Female cats can breed three times a year and have an average of 4 kittens per litter. In just seven years, one non-spayed female cat and her offspring can produce 420,000 kittens, emphasizing why a key focus of ours is spay and neuter.

This depends on the age of the kitten. If very young (less than 1 pound or 1 month old), then you will want to watch out for the mother since the kitten had not yet been weaned and has a better chance of surviving with the mother’s milk and care. If this is the case, then you will want to trap the cats under the guidance of an experienced rescue group or shelter community cat team. For any cat who you may think it is appropriate to trap, you always want to have a plan for where the cat will go before you trap the cat. If the cat is above three months of age, then you can trap the cat to have it neutered. There are low cost neuter/spay locations in Philadelphia. 

If the cat looks healthy (healthy body condition/weight, healthy fur coat) and is acting calm, then the cat is most likely supposed to be there and is being cared for. If the cat looks unwell (emaciated, ill, injured), then you can try to ask any neighbor nearby if they know who the cat belongs to. If you aren’t able to find any information, then you can take the cat to a vet to be scanned for a microchip and for care, if you are willing to cover the cost. These situations can be tough because care may be urgent. Therefore, if the cat is in need of medical care due to injury, you can take the cat to a vet and make the effort to identify an owner later. Remember the address where you found the cat at, and try your best to make an effort to find the owner before taking the cat.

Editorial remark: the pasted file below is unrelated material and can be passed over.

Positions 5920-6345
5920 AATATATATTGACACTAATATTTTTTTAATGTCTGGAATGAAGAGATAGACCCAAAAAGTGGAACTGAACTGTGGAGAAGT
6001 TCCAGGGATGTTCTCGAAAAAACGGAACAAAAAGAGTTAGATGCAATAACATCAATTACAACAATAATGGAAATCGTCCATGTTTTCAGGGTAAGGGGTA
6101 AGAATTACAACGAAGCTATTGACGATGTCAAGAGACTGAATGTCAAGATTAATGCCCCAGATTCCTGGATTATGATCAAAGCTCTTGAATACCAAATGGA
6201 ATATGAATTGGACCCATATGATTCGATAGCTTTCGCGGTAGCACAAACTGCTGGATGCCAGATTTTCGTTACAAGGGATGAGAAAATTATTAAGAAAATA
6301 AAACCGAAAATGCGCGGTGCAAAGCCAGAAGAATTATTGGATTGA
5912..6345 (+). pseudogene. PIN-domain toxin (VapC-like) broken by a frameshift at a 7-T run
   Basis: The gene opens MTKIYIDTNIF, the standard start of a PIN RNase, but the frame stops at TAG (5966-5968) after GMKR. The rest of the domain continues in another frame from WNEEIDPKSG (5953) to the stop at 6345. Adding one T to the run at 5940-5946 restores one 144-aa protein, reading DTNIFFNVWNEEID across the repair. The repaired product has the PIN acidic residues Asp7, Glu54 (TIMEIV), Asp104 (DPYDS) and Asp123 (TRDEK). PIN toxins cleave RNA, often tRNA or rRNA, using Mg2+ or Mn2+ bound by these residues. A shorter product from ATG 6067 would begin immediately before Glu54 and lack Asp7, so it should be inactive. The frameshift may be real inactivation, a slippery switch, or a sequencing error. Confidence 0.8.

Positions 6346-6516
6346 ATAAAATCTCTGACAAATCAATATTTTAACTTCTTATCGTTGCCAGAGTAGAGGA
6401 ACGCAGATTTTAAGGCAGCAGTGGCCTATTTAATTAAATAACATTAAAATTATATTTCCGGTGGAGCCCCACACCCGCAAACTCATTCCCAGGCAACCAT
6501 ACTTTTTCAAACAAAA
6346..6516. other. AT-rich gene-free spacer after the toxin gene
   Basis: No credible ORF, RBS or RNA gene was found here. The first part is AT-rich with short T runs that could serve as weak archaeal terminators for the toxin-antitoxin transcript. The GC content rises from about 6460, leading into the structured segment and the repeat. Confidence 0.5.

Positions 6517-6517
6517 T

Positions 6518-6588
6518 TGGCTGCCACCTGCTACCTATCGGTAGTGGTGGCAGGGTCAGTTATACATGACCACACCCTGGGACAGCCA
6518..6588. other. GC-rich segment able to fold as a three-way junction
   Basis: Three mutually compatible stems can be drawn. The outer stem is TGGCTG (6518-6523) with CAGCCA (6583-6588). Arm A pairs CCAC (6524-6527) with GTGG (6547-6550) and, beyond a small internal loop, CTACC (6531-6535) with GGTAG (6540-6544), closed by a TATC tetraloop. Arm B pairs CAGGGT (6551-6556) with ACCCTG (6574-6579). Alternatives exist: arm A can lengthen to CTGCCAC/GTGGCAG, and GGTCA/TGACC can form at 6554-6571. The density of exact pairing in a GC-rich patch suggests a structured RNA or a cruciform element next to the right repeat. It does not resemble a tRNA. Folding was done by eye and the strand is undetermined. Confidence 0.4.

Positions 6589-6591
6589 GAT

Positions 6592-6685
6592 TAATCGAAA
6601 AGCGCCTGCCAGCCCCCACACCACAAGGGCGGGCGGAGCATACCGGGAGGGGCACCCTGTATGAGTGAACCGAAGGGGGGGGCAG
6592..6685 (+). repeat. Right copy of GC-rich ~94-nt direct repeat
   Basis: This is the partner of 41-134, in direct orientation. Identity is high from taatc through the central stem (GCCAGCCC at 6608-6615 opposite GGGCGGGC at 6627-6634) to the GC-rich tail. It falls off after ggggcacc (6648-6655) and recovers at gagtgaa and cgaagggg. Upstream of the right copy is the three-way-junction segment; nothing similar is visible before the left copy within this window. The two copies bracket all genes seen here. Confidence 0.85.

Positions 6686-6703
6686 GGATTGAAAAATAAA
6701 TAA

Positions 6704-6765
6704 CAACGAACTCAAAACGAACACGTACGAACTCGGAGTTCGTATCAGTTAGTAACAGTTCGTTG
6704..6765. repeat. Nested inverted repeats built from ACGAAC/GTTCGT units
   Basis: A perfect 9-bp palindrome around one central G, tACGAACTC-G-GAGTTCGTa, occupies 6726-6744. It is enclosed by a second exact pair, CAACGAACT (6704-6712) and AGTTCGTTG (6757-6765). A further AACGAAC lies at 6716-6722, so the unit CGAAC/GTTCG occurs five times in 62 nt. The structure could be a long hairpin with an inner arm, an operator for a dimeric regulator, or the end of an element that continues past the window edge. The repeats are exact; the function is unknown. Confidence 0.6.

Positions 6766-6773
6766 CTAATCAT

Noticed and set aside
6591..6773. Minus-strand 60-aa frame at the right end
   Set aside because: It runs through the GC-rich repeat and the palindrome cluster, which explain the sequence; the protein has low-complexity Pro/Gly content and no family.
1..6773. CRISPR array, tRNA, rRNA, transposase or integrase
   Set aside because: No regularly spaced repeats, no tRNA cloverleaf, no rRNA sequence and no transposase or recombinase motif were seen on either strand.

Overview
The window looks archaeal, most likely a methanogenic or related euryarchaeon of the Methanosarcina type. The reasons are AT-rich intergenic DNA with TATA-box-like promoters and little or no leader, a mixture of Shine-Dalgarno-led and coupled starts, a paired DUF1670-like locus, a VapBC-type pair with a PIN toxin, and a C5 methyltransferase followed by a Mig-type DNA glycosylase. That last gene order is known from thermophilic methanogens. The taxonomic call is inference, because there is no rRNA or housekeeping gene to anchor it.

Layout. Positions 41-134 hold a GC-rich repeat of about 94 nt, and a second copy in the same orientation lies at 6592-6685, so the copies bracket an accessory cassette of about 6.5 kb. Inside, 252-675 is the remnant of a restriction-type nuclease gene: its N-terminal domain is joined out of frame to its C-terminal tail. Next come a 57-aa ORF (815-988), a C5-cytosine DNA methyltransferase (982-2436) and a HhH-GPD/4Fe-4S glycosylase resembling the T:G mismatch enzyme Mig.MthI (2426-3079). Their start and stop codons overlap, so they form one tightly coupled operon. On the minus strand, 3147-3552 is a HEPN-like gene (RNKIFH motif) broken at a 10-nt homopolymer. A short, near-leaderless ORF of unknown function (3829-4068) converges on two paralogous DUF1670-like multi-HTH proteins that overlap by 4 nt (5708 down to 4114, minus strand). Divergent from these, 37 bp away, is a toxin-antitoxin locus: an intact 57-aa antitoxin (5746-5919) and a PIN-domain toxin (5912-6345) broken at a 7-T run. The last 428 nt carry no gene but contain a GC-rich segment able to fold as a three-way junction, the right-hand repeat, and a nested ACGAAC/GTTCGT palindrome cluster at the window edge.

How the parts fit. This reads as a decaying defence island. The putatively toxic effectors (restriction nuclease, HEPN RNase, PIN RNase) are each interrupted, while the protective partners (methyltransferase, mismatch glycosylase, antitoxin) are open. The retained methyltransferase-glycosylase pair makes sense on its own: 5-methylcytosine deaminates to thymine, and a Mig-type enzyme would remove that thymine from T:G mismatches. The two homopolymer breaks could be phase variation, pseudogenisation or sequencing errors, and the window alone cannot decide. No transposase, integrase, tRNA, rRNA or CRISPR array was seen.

ACCT in Philadelphia has a program to spay/neuter then release community cats for free at this time. PAWS and the Spayed Club also offer spay/neuter at a low cost. The rabies and FVRCP vaccines can also be given at this time, as well as flea preventative and dewormer for intestinal parasites. 

The capacity at Philadelphia animal shelters is limited due to the budget and space. If shelters attempted to keep all friendly cats, then the shelters would fill up very quickly. At full capacity, decisions would have to be made about euthanizing healthy cats. To avoid unnecessary euthanasia, sterilized cats who can do well outside are released back, allowing shelters to focus their efforts on animals who may not thrive outside and need indoor lives.

Love and care! Our foster parents are extremely important to our cause, so a desire to truly help cats is the biggest need. Outside of that, we ask for at least a 3 month commitment. For low-income residents, there are monthly pet pantries found around the city that can help with costs. One is run by ACCT while the other is run by the Philly No Kill Coalition.

During the winter, you can provide a warm, insulated shelter for community cats to help them survive the harsh temperatures. There are many resources online as well as useful videos on YouTube. It is important to use straw as the bedding, not cloth nor hay as both soak up moisture and make cats cold. It is best to place the shelters in a private area where they are not disturbed by people. It is also important that the holes be big enough for cats, but not predators. It is best for the entry way to be elevated off of the ground, so water does not go inside. If you are caring for multiple cats, having one shelter for each cat would be ideal, so they are not fighting over space. Here is an example of how to build a cat shelters: Building Winter Shelters for Community Cats.

Cats also love to hide in the hood of your car during the cold season, so make sure to knock on your hood before starting your car!

If you see someone harming community cats, then you should call the PSPCA right away and make sure they are able to address the situation urgently. If you are not able to connect with them, then you should call the Philadelphia police.

Most Project MEOW foster cats are adopted out from our private foster homes. Project MEOW cats are also adopted from Baltimore Pet Shoppe and West Pets in Philadelphia.  

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